Perspectives: The Shortest Long-Distance Relationship

PM's Content Coordinator admits that a long-distance relationship with someone only two miles away feels odd, but also feels good.
Onlinedating

PHOTO: SHUTTERSTOCK

A little more than a month before stay-in-place orders were issued, my partner broke up with me. I went through the stages of grief, twice for good measure, then cautiously ventured back onto Tinder.

Within a few weeks, I remembered why I don’t like being on the dating app. The quick judgments and typically shallow, performative conversations aren’t how I like interacting with people, so I stopped. Then quarantine began. In my more lonely and vulnerable moments, I considered reaching out to my ex. But we broke up for a reason, and I knew reaching out would just make the breakup harder.

So I got back on Tinder.

I swiped through a couple of profiles before Tyler’s popped up. Same name as an ex — not ideal — but cute first photo: he was sitting on a steep hiking trail, looking tired but satisfied. His other photos included friends, which was a good sign. His bio said he was into fitness and martial arts, the first of which I enjoy and the latter I’ve been interested in learning more about. And, I have to admit, I found him incredibly pretty.

We matched on March 31 and chatted for a bit about the list of hobbies in my bio, video game recommendations and Pittsburgh sites to see once things reopened. The conversation was going well and I was growing weary of the uncertainty of conversations on Tinder, so I gave him my number and suggested that we do a video call date.

The first date was pleasant, if the method was a little weird. But once the call started, the conversation felt comfortable in a way that I rarely experienced with in-person first dates.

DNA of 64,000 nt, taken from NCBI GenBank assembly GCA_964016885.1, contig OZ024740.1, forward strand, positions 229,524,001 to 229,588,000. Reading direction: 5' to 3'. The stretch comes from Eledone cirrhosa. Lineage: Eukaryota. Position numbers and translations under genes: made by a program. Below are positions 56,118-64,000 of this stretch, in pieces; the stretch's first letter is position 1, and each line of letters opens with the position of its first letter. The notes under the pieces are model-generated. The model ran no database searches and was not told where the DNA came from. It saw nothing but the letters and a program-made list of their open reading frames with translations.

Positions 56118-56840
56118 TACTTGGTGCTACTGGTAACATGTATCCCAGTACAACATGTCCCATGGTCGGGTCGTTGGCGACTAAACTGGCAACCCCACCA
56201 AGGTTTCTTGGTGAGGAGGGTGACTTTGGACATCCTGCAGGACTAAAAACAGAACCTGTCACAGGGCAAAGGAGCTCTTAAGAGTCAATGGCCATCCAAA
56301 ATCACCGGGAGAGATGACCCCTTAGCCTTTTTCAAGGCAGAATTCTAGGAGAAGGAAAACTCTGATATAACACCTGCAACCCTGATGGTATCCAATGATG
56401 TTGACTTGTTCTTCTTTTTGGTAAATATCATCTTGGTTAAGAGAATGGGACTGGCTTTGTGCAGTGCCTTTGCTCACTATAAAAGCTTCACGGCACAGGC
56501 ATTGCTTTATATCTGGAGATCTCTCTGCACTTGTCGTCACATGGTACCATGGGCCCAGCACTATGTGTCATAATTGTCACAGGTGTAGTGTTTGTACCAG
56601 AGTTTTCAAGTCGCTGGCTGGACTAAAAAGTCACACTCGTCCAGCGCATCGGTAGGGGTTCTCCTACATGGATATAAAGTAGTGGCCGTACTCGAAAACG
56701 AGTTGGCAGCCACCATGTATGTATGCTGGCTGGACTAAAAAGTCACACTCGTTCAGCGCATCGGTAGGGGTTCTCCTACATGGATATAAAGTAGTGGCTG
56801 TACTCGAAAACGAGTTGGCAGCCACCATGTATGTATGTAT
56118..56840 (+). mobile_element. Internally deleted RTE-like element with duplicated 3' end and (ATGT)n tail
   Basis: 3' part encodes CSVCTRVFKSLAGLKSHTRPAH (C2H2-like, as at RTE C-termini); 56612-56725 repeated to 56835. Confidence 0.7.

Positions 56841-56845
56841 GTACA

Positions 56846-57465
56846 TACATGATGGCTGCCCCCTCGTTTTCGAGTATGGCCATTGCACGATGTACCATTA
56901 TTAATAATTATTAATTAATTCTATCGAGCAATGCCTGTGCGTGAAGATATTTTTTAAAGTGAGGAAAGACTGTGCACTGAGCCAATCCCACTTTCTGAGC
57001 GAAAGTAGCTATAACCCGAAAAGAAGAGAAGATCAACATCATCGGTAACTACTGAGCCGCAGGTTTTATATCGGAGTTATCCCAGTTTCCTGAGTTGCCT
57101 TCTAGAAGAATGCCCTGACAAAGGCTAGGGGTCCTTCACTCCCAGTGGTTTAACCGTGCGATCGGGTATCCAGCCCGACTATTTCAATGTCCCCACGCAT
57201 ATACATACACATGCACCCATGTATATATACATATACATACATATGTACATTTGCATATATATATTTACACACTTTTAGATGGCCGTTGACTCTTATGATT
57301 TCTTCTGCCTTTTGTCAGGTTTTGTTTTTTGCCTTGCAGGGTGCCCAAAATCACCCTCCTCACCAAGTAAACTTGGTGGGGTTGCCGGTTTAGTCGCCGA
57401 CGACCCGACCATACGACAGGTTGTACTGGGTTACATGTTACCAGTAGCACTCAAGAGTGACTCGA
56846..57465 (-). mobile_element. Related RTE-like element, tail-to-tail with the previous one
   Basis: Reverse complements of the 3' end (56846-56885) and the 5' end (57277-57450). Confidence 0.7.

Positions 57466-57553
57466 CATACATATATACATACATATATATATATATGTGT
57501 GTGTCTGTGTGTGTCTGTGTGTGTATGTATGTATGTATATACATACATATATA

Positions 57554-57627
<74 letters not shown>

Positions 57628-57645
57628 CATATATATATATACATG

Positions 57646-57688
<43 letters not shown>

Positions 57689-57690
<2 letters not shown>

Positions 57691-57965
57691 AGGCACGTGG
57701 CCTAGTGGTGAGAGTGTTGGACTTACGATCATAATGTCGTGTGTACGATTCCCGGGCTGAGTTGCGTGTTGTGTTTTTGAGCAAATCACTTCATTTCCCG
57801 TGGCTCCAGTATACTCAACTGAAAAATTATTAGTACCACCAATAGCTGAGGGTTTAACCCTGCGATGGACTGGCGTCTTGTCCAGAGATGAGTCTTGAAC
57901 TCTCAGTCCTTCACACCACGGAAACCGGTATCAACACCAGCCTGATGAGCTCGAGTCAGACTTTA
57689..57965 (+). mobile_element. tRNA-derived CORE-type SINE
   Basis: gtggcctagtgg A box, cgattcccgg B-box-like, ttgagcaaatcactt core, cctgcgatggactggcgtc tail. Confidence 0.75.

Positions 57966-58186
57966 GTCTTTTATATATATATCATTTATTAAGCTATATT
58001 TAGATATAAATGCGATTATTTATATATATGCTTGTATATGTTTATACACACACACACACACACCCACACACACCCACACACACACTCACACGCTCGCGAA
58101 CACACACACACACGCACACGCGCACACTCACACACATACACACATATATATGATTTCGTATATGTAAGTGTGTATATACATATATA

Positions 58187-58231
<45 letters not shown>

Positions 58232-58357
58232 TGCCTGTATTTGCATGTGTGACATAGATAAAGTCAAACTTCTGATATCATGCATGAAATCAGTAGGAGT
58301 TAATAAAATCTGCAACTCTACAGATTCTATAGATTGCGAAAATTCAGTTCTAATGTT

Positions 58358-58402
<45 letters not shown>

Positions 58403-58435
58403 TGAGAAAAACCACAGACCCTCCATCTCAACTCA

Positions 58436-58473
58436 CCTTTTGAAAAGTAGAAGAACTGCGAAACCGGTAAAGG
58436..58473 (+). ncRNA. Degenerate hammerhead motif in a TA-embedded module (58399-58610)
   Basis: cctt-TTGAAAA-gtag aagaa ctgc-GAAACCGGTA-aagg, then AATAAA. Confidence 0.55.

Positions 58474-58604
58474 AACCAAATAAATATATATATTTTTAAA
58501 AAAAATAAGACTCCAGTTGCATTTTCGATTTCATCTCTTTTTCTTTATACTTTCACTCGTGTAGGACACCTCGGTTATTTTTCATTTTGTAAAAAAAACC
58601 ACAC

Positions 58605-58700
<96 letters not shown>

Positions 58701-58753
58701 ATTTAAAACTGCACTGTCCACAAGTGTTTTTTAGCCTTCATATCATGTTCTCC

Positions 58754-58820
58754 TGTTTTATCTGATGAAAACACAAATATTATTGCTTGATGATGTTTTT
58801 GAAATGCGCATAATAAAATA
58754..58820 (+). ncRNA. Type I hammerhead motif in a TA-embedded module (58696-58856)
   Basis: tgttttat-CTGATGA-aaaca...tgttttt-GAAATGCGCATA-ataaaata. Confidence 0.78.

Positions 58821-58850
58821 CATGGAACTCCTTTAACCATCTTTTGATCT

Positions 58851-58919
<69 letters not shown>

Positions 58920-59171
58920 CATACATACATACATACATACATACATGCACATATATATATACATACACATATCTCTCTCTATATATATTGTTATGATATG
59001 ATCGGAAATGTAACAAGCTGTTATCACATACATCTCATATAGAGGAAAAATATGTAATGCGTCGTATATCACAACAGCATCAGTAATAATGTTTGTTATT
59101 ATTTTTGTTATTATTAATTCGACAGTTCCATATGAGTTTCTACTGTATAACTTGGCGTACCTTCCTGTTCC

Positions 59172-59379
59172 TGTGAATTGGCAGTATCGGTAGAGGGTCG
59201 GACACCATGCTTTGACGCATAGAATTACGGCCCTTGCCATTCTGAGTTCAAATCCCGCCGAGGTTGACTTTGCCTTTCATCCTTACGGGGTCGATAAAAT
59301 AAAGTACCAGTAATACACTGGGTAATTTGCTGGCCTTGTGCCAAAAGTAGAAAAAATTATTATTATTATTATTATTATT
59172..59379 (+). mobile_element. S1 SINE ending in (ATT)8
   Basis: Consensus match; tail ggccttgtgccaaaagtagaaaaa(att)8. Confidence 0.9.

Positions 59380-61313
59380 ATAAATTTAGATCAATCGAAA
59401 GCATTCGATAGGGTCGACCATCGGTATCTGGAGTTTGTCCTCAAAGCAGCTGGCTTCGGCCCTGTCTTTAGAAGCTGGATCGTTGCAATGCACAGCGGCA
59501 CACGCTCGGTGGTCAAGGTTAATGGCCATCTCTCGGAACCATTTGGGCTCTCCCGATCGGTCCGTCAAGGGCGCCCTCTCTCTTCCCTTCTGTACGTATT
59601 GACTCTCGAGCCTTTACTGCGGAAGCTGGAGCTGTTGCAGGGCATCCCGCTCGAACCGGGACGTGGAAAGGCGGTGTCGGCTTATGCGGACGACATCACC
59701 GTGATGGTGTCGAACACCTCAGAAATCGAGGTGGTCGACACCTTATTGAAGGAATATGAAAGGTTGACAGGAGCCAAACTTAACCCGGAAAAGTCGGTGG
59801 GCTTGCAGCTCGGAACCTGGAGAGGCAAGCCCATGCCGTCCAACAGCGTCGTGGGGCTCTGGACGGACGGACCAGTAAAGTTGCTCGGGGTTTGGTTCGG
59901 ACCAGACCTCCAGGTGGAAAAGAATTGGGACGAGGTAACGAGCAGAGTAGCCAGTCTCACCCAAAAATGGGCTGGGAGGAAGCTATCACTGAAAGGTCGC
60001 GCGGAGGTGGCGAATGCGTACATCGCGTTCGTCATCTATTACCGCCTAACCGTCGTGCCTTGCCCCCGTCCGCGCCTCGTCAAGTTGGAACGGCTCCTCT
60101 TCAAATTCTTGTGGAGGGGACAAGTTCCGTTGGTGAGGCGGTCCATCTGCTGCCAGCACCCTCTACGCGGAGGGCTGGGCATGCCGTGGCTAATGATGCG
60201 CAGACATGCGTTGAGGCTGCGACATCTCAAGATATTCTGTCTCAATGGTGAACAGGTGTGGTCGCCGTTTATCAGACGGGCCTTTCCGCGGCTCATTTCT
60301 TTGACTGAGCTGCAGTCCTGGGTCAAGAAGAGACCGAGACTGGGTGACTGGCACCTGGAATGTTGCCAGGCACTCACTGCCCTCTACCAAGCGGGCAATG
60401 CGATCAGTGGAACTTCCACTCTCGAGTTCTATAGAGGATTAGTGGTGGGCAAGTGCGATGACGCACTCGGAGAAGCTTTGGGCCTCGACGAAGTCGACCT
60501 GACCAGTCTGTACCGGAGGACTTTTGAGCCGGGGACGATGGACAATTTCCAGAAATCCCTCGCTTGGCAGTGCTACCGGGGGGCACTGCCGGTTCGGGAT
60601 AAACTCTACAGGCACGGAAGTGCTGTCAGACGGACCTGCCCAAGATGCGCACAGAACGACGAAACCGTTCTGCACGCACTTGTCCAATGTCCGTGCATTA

There was no pressure to figure out if he was expecting a hookup, which left us with a chance to talk and get to know each other rather than talking around the question, “So … what are you looking for?” We were either going to call again, or we weren’t.

We called again three days later. We watched “Snowpiercer” through Netflix Party, a new feature that allows you to watch the same content on Netflix at the same time as someone else, pausing at times to chat and go off on tangents. Our dates fell into a Wednesday and Saturday routine. We watched “Flavors of Youth,” “The Matrix,” “Ip Man” and the first 15 minutes of a John Mulaney special — we’re still working on that one.

After our first few dates, the reality of our situation sank in. What we saw on our screens was all we were going to get, indefinitely. But while I miss physical intimacy, its current absence sparked the realization that it was often a form of distraction in my other relationships, used to obfuscate issues in communication until they bubbled over into fights or breakups.

With Tyler, if we wanted our burgeoning romance to progress, we had to propel it by solely talking to each other, by figuring out if our communication styles were compatible, by sharing intimacies other than physical ones.

He told me that my literary interests made him pick up reading again. So we read “Pachinko,” by Min Jin Lee, texting each other reactions and discussing our Asian heritages along the way. I’ve been keeping him apprised of my progress with Duolingo Chinese lessons, and he started using Duolingo to practice Korean, so we send each other funny practice sentences and keep Google Translate open on our phones as we text.

One of my coworkers commented that we must really like each other to keep this going without any promise of an in-person meeting. And I’ll admit, a long-distance relationship with someone only 2 miles away feels odd. But it also feels good to have someone to talk to, to share stresses with as well as laughter.

With every relationship I’ve been in, I’ve gotten better at being in relationships. While this one is especially strange to navigate, doing so has become a rare thread of happiness winding through this quarantine.

Kimberly Rooney is the Content Coordinator of Pittsburgh Magazine. She is a Chinese adoptee from Jiangsu Province, and her writing also appears in The Offing and The Jellyfish Review.

Categories: From the Magazine, Hot Reads, Perspectives